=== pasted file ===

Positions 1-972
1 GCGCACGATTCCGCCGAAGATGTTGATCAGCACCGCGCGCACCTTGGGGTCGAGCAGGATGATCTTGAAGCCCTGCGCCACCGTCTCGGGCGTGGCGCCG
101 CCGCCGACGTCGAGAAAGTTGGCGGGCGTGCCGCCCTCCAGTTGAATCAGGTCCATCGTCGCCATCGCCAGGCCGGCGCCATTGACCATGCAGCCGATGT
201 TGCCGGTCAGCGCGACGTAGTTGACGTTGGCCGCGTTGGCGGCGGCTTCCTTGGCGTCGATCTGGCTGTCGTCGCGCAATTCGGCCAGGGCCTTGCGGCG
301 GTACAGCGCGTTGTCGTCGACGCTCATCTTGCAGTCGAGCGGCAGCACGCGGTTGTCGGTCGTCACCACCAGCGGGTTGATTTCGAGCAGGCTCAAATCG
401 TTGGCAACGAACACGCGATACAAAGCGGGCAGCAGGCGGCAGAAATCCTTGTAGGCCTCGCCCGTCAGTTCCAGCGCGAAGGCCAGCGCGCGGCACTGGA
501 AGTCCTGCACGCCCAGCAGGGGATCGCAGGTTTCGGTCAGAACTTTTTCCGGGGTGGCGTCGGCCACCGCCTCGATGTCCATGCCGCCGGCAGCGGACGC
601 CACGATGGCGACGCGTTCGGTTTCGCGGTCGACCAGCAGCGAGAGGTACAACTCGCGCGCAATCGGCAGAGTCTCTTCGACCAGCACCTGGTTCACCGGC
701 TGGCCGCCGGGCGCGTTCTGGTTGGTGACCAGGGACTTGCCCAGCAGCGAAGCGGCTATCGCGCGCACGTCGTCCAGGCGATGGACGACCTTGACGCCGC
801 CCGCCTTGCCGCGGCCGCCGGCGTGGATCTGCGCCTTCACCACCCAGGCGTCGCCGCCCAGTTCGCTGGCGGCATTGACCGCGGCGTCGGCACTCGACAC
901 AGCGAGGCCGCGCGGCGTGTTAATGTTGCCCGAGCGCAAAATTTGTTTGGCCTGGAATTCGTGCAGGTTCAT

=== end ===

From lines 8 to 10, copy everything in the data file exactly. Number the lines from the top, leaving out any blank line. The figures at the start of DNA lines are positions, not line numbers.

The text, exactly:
601 CACGATGGCGACGCGTTCGGTTTCGCGGTCGACCAGCAGCGAGAGGTACAACTCGCGCGCAATCGGCAGAGTCTCTTCGACCAGCACCTGGTTCACCGGC
701 TGGCCGCCGGGCGCGTTCTGGTTGGTGACCAGGGACTTGCCCAGCAGCGAAGCGGCTATCGCGCGCACGTCGTCCAGGCGATGGACGACCTTGACGCCGC
801 CCGCCTTGCCGCGGCCGCCGGCGTGGATCTGCGCCTTCACCACCCAGGCGTCGCCGCCCAGTTCGCTGGCGGCATTGACCGCGGCGTCGGCACTCGACAC